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Oil traders rethink fuel buying strategy after Harvey dissipates


Some provisional Asia-U.S. charters canceled; others diverted. U.S. refineries restarting, prompting fallback in prices

By Heesu Lee, Ann Koh, and Laura Blewitt

SEOUL/SINGAPORE/HOUSTON
Petroleumworld 09 07
2017

Some traders who rushed to hire ships to send fuel from Asia to the U.S. after Hurricane Harvey are reconsidering their plans.

At least five tankers in the wake of the storm, which knocked out almost a quarter of U.S. refining capacity, have been canceled while some are being diverted elsewhere, data from shipbroker Ocean Freight Exchange show. As Gulf Coast plants restart and prices fall, Latin America may prove a more attractive region, according to industry consultants Energy Aspects and Resource Economist. OFE analyst Rachel Yew said some traders may not have managed to find supplies after making provisional bookings.

The cancellations and diversions show how Harvey continues to reverberate across global oil markets even after dissipating. The shutdown of refiners on the Gulf Coast as the storm made landfall in Texas and then once again in Louisiana prompted concern about a fuel shortage, spurring traders to book ships to transport fuel from other regions and fill a potential supply gap. While there are still tankers hired by traders to ferry more than 800,000 metric tons of oil products from Asia, some are being reconsidered.

“Some of this material from Asia would be diverted to Latin America and some might be canceled,” said Ehsan Ul-Haq, a London-based director of crude oil and refined products at Resource Economist. “Most of the refining capacity in the U.S. is coming back gradually and Europe has already sent additional barrels of gasoline and other products.”

There are signs of a similar picture from Europe. The region's cargoes of gasoline bound for the U.S. are set to drop to 18 charters over the next two weeks, in line with average levels, according to a Bloomberg survey of three shipbrokers and one owner. That compares with last week's estimate of 30 cargoes, which was the highest since November.

Refinery Restarts

About 2.4 million barrels a day, or 13 percent of U.S. refining capacity, has restarted or is restarting operations, data compiled by Bloomberg show. About 12 percent of the U.S. processing capability is still halted. As supply resumes, fuel prices are tumbling, providing less of an incentive for traders to transport cargoes half way around the globe.

Moreover, Asian processors are unlikely to have spare cargoes that traders can purchase to ship to the U.S. Most of the plants in the region have already completed September-loading fuel sales, according to Kim Wookyung, a spokeswoman at SK Innovation Co. , South Korea's biggest refiner.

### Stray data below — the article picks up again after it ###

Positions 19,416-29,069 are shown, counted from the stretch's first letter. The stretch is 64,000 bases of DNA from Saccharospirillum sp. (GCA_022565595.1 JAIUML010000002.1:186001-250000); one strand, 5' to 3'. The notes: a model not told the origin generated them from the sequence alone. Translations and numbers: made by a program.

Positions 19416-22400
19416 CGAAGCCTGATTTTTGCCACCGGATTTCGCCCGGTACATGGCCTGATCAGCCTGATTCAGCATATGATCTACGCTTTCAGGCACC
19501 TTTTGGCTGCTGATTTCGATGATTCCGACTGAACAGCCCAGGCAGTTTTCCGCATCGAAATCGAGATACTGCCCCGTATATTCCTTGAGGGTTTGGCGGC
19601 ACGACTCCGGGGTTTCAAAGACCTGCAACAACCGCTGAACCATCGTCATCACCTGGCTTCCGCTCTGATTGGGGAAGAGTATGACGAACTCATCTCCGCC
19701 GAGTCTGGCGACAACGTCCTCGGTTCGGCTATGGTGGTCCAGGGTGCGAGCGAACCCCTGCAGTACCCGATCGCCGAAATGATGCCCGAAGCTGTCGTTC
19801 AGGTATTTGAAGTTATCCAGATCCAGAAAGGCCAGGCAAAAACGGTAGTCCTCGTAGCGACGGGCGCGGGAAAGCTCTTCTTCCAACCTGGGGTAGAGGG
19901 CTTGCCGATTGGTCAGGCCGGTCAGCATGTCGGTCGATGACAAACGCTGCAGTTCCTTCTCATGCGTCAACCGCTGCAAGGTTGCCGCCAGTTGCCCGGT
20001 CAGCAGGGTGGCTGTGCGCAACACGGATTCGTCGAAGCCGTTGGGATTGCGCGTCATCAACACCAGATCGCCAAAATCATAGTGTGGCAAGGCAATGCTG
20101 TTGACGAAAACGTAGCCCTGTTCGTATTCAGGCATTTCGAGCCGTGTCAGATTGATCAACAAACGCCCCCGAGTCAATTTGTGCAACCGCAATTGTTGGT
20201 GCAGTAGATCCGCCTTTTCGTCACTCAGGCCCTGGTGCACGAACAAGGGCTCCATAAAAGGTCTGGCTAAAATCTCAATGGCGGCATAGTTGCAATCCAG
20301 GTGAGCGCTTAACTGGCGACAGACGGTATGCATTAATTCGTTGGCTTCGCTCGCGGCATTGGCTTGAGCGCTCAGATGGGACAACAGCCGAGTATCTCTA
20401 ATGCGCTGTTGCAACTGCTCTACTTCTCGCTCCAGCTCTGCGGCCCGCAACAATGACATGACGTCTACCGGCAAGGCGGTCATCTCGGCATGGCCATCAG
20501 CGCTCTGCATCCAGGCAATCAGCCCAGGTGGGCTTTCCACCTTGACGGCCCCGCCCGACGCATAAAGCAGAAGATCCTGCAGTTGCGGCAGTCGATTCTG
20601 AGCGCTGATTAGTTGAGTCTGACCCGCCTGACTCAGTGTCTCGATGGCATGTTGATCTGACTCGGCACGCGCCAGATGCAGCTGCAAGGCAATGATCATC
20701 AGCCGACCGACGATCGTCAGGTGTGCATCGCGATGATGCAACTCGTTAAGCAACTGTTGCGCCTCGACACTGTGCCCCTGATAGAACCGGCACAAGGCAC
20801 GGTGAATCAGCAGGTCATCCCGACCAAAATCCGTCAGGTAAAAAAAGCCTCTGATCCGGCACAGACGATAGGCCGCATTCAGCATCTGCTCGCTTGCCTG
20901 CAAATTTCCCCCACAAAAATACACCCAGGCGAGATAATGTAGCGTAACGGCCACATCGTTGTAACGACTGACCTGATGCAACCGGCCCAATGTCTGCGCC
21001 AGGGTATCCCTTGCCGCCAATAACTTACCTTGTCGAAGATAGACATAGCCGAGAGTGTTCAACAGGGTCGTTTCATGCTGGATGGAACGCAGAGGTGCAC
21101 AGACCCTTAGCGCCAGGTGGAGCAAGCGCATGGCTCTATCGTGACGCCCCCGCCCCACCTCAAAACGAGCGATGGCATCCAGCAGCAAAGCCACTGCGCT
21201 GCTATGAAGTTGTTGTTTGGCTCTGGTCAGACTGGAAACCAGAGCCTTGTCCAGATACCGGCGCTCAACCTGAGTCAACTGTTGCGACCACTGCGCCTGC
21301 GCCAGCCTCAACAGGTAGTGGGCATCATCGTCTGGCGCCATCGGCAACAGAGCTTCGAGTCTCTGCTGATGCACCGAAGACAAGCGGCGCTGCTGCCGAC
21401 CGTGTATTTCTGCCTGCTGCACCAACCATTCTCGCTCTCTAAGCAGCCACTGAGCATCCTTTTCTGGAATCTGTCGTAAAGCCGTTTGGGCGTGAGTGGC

“A lot of the traders rushed to fix ships before they had the cargoes, so we saw some ships failing,” said OFE's Yew. “Also there has been talk of traders unable to find a buyer and this could be due to the gradual ongoing restart of refineries in the Gulf Coast.”

The biggest buyers of U.S. refined products, Latin American countries like Mexico and Brazil, have been starved of their typical shipments for more than a week as processors and ports were forced to shut out exports from the U.S. Gulf Coast.

After the storm cleared, the first two product-export tankers to leave the Houston area loaded up for Brazil . The two tankers, NS Point and PTI Sextans, are bringing up to 74,000 tons of refined products from the docks in Texas City, Texas, with estimated arrivals between Sept. 17-20. Imports to Mexico's East Coast that usually come from the U.S. Gulf Coast are instead being supplanted by shipments from Europe and New York, Bloomberg vessel-tracking data show.

Gasoline Drop

“We expect much of the arbitrage barrels to find their way into Latin American markets,” said Sam Alderson, an analyst at industry consultant Energy Aspects Ltd. “While refineries are beginning restart operations, we still have a sizeable chunk of gasoline and diesel production offline at this stage which, combined with port restrictions, continues to restrict exports of U.S. products.”

The window of opportunity to export Asian gasoline cargoes to the U.S. is rapidly closing, according to data compiled by Bloomberg. U.S. prices of the fuel for November delivery in New York traded at discount of more than 25 cents a barrel to prompt Singapore prices, flipping from a premium of about $6 a barrel on Aug. 31. The cost of chartering a ship carrying 35,000 tons of gasoline was about $4.27 a barrel, shipbroker data from Sept. 1 showed.

October gasoline futures in New York dropped as much as 3.3 percent to $1.643 a gallon, falling for a third session, on Wednesday. They were at $1.6504 at 10:55 a.m. in New York. The drop comes after prices surged in August by the most in more than a year.

“Prices have probably peaked and will continue falling as the panic in the market subsides and supply improves, thereby closing some of the product arbs into the U.S.,” said Den Syahril, an analyst at FGE in Singapore. “Of course, the uncertainty is how long the refineries which have yet to restart will take to come back into the market.”



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